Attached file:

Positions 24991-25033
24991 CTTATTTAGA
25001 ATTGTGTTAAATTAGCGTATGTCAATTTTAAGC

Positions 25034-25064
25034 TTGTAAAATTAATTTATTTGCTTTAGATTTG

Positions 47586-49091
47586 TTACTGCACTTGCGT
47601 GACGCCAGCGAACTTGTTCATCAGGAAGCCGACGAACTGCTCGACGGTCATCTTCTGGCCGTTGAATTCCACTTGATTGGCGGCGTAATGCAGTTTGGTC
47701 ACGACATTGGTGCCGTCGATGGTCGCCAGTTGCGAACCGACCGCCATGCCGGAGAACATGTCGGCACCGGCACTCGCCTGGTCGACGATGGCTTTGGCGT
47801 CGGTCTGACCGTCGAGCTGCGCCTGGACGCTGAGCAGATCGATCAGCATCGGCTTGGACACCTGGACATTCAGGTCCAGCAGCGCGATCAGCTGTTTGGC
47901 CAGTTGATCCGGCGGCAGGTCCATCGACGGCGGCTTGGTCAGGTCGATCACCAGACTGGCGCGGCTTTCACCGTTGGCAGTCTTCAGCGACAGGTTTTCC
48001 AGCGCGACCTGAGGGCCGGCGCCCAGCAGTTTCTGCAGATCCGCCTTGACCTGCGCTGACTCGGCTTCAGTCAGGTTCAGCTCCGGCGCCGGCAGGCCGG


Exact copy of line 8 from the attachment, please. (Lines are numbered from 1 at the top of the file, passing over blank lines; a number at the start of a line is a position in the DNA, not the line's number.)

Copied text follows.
47601 GACGCCAGCGAACTTGTTCATCAGGAAGCCGACGAACTGCTCGACGGTCATCTTCTGGCCGTTGAATTCCACTTGATTGGCGGCGTAATGCAGTTTGGTC